Elevating utilitarian infrastructure to a thoughtfully designed community asset, the Grand Avenue Park Pedestrian Bridge highlights the value of rethinking public realm design. The bridge will transform the Everett waterfront, establishing a new connection between the uplands Grand Avenue Park and the developing waterfront district. The project will fulfill a decades-long goal for a convenient, non-motorized passage to the waterfront, which has grown to feature a 66-acre mixed-use development, the Everett Farmer’s Market, and the largest public marina on the west coast.
The challenge for this project was how to resolve essential engineering infrastructure and transportation functions as seamlessly as possible. By deconstructing the elements of the project—functional, aesthetic, and environmental—and reimagining the parts, the design team developed a solution that preserved the view while greatly minimizing the intervention into the steep, 75-foot-high hillside. The new design integrates accessible pathways into a sloped truss, eliminating the need for the uphill elevator and saving significant costs, all while elevating the pedestrian experience through a whimsical play of space, light, and structure.
Integrating vertical circulation above, around, and within the truss, two ramps create a playful pathway, acting as switchbacks to reduce the grade change and frame a series of dramatic views to Whidbey Island, the waterfront, and the Olympic Mountains. The ramps bring pedestrians through a varied sequence of spaces that interact with the structure, beginning above, then cantilevered outboard over the highway, and finally bringing them within the truss itself.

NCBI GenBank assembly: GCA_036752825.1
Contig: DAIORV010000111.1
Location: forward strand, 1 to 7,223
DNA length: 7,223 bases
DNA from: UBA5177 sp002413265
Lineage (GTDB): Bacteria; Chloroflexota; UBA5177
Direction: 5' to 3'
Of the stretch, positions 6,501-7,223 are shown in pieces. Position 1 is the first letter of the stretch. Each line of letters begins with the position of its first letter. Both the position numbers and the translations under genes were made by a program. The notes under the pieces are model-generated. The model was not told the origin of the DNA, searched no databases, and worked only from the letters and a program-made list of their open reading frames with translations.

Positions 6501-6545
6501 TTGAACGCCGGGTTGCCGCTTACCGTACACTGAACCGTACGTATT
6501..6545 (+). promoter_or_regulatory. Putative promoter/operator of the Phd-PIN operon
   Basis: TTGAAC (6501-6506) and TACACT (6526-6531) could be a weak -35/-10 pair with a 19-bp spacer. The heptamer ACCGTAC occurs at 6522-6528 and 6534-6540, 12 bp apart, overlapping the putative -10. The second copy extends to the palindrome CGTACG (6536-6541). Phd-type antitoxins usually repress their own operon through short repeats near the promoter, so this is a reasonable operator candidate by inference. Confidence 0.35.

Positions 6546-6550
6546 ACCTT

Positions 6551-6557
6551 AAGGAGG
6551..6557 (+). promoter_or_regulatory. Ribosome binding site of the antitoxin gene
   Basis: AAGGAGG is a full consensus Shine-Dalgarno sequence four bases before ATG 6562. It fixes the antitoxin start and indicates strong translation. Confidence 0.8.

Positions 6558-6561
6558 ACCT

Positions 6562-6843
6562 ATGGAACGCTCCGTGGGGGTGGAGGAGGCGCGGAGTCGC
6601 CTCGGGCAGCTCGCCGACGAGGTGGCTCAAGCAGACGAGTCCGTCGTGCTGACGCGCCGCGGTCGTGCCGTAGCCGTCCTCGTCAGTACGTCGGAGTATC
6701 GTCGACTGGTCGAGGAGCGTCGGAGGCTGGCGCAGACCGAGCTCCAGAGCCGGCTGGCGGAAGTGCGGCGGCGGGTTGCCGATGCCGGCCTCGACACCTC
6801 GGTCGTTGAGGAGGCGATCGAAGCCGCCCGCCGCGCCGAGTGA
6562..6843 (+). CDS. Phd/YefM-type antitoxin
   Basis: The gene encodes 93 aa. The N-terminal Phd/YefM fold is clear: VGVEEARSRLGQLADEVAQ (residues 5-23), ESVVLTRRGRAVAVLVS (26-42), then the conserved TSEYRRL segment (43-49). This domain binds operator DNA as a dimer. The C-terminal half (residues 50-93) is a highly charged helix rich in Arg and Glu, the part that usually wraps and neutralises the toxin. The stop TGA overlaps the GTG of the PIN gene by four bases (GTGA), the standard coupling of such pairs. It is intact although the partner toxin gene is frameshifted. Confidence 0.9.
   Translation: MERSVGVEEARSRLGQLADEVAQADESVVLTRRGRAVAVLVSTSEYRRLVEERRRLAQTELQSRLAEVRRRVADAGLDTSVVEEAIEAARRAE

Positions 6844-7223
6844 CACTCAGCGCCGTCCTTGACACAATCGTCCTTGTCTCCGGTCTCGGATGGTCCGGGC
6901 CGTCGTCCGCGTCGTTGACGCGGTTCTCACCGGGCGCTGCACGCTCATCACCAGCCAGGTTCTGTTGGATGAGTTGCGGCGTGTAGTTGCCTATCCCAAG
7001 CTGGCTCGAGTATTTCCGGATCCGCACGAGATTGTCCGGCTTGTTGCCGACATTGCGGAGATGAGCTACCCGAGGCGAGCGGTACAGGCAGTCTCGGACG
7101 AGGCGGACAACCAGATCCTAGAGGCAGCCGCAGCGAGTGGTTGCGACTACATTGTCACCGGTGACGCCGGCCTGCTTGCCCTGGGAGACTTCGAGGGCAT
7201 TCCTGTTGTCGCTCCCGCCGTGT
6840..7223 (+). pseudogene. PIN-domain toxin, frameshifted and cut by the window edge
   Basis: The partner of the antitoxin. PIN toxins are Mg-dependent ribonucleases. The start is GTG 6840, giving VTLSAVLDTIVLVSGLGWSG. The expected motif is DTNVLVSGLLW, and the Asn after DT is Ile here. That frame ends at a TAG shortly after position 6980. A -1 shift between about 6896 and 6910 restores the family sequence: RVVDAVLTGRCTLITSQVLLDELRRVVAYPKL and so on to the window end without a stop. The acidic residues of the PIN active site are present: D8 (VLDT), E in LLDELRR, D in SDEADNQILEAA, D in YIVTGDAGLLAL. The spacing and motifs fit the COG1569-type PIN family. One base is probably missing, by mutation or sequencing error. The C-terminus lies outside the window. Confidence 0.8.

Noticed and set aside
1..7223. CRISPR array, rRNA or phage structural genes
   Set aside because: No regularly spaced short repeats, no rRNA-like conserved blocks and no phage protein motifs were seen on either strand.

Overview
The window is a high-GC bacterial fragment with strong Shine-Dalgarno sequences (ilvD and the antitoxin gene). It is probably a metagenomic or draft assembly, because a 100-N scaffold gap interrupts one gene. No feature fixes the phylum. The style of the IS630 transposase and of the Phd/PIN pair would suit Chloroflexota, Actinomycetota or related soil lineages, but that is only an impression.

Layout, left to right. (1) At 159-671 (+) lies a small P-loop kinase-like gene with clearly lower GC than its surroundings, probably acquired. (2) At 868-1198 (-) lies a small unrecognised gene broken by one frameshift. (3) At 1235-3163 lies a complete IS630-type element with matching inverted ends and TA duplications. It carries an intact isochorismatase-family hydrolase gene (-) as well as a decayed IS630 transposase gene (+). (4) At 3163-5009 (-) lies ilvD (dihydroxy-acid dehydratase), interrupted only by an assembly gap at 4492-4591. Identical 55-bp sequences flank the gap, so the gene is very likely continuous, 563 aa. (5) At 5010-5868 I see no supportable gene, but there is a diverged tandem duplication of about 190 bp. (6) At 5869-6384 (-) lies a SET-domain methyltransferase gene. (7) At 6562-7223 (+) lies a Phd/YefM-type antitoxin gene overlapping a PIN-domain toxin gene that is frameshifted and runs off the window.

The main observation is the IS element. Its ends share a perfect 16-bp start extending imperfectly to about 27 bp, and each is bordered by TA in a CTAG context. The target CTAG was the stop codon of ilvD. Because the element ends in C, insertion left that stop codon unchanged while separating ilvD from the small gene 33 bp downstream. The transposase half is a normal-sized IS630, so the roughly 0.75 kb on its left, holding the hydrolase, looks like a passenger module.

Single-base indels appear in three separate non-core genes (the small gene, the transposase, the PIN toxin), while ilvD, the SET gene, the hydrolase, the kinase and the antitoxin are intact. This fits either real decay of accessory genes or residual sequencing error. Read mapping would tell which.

Along the pathway, a sequence of viewing platforms offers multiple experiences of the surrounding landscape. Recalling the hard-working vernacular of a railroad overpass, the weathered steel trusses of the bridge’s frame have been strategically positioned to echo the ramp volumes and sectioned over the active railway to allow for ease of installation during construction. Stormwater overflow piping—the initial impetus for the project—all but disappears beneath the pathway, reinforcing the bridge’s ability to elegantly solve simultaneous challenges. Hillside stormwater and sewer lines will also be replaced as part of the project, and the potential for a future water main crossing is incorporated into the bridge design.
While the project is driven by performance and practicality, the design affords opportunities for artful intervention. Custom-designed aluminum panels serve triple duty as safety rails, lighting reflectors, and as a bespoke visual element. The panels feature a waterjet-cut geometric pattern that is as minimal as possible at eye level to facilitate views, while becoming more dense in proximity to pathway lighting where it serves as a reflector. The geometric pattern is repeated on the base of the tower where it is sandblasted into the concrete to further animate the structure. By embracing a creative pragmatist approach, the solution addresses both functional and aesthetic demands, weaving urban infrastructure into the life of the city and becoming a catalyst for continued community revitalization.